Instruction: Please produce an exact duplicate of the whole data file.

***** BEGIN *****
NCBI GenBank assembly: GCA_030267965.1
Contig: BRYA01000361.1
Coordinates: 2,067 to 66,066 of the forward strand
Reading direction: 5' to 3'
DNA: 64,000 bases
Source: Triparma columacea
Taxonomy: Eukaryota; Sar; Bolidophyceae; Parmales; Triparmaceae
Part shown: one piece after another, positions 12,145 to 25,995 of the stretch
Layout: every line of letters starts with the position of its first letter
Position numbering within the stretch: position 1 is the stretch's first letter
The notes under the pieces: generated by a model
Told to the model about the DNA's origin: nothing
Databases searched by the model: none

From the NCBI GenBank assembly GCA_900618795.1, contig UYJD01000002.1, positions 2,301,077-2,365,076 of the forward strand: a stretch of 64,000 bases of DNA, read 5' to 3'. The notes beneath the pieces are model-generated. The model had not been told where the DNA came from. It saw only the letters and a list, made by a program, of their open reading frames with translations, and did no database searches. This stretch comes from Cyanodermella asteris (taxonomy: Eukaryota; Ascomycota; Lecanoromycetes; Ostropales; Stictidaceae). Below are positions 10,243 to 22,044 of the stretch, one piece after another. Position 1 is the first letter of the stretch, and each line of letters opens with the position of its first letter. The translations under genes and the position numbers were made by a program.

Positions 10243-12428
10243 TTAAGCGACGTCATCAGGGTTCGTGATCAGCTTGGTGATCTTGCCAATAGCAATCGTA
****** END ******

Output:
NCBI GenBank assembly: GCA_030267965.1
Contig: BRYA01000361.1
Coordinates: 2,067 to 66,066 of the forward strand
Reading direction: 5' to 3'
DNA: 64,000 bases
Source: Triparma columacea
Taxonomy: Eukaryota; Sar; Bolidophyceae; Parmales; Triparmaceae
Part shown: one piece after another, positions 12,145 to 25,995 of the stretch
Layout: every line of letters starts with the position of its first letter
Position numbering within the stretch: position 1 is the stretch's first letter
The notes under the pieces: generated by a model
Told to the model about the DNA's origin: nothing
Databases searched by the model: none

From the NCBI GenBank assembly GCA_900618795.1, contig UYJD01000002.1, positions 2,301,077-2,365,076 of the forward strand: a stretch of 64,000 bases of DNA, read 5' to 3'. The notes beneath the pieces are model-generated. The model had not been told where the DNA came from. It saw only the letters and a list, made by a program, of their open reading frames with translations, and did no database searches. This stretch comes from Cyanodermella asteris (taxonomy: Eukaryota; Ascomycota; Lecanoromycetes; Ostropales; Stictidaceae). Below are positions 10,243 to 22,044 of the stretch, one piece after another. Position 1 is the first letter of the stretch, and each line of letters opens with the position of its first letter. The translations under genes and the position numbers were made by a program.

Positions 10243-12428
10243 TTAAGCGACGTCATCAGGGTTCGTGATCAGCTTGGTGATCTTGCCAATAGCAATCGTA